A team of US scientists has developed a new gene therapy treatment for Duchenne muscular dystrophy (DMD), a severe inherited muscle-wasting disease. The researchers successfully treated laboratory mice with the condition, stopping and even reversing its symptoms. The study, carried out at the University of Pittsburgh, was published in the Proceedings of the National Academy of Sciences.
People with severe DMD lack a working copy of a gene called dystrophin, which is vital for normal muscle development. The disease causes progressive muscle weakness, and those affected usually die in their early twenties. The majority of patients are boys, as the dystrophin gene is located on the X chromosome (female carriers are usually unaffected, as a working copy of the gene on one of their X-chromosomes masks the effect of the defective gene on the other).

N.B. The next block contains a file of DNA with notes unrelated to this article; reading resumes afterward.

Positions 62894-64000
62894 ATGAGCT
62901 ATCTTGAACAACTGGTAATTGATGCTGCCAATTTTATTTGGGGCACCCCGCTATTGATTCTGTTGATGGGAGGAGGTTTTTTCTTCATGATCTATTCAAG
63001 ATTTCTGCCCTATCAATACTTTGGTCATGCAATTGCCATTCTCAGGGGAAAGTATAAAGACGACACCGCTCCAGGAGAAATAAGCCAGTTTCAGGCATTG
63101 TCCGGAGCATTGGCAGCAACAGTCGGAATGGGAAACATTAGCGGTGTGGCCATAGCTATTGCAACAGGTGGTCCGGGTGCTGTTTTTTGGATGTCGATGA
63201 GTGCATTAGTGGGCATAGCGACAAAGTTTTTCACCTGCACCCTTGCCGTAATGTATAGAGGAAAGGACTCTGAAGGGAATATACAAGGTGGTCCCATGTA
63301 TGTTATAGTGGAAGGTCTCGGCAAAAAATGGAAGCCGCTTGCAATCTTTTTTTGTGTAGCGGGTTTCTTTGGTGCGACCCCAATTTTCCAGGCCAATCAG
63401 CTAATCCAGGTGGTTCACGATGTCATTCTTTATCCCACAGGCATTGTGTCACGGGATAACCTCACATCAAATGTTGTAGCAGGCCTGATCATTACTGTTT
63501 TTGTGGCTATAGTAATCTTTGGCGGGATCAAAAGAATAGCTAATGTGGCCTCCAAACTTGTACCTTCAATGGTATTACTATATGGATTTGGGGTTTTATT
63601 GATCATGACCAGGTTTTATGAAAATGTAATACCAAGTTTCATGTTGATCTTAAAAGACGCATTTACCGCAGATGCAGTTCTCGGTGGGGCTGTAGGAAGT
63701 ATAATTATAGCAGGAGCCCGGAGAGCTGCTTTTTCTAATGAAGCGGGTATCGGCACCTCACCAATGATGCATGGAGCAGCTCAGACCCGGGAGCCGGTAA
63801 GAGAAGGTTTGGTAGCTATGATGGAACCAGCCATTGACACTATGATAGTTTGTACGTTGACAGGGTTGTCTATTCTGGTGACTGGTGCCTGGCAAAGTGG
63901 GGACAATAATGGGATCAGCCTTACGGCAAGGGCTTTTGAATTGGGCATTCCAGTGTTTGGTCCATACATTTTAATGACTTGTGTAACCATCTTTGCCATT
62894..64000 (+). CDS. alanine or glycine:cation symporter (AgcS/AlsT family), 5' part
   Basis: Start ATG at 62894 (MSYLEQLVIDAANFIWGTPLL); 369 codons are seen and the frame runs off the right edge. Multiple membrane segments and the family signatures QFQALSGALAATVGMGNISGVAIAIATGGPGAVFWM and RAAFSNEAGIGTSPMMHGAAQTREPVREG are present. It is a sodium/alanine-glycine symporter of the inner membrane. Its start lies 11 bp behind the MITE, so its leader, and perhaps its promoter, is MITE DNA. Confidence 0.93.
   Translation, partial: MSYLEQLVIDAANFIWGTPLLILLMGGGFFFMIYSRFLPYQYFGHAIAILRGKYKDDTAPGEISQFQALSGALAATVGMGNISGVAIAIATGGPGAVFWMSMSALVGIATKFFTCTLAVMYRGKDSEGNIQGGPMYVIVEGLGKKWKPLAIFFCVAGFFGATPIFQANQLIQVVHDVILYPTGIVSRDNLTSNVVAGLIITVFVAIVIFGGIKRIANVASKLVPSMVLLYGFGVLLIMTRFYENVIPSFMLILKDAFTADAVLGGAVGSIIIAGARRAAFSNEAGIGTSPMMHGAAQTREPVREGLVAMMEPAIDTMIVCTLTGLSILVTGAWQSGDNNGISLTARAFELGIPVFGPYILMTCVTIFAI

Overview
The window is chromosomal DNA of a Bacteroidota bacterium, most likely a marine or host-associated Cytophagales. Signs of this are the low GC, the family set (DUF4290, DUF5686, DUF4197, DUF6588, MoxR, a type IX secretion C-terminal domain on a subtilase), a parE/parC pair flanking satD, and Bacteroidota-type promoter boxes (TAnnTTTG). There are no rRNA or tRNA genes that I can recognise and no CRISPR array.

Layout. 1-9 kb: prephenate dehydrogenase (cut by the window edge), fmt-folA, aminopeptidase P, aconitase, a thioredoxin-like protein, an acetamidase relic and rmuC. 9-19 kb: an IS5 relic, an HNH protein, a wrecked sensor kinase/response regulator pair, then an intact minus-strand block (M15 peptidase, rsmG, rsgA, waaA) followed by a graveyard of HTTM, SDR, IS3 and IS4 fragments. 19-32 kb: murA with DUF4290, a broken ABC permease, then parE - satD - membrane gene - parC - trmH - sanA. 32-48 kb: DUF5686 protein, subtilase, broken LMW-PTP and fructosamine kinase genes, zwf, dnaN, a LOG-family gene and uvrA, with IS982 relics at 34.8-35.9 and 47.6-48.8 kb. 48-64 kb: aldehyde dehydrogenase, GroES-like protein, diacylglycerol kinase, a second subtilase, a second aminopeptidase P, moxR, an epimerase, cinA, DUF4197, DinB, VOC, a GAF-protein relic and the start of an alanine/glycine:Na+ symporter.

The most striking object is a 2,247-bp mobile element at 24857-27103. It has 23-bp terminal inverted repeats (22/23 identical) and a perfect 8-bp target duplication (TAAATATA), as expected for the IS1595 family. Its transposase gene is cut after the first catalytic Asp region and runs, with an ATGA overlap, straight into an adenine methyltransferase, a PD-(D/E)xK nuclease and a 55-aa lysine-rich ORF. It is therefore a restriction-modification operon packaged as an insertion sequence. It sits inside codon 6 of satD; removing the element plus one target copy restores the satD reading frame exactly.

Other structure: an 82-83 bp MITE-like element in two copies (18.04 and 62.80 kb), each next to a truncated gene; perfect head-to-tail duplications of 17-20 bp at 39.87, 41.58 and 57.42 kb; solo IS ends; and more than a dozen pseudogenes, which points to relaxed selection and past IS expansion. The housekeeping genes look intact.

Efforts to treat DMD by delivering a working copy of the dystrophin gene to the affected muscles have been hampered by its unusual size - it is the largest known gene. Composed of 14 kilobases (kb) of DNA, the full-length gene is too large to package into any of the viruses used to deliver genes to affected tissues. But the Pittsburgh team managed to trim the essential features of the dystrophin gene down to a mere 4.2kb, small enough to fit into an adeno-associated virus. Team leader Dr Xiao Xiao said he hoped the strategy could be used to treat patients 'within several years'. He said the mice treated with the mini-dystrophin gene showed no evidence of muscle breakdown many months after treatment, even following exercise.
Sources and References
Gene implant hope for wasting disease
Muscle disease advance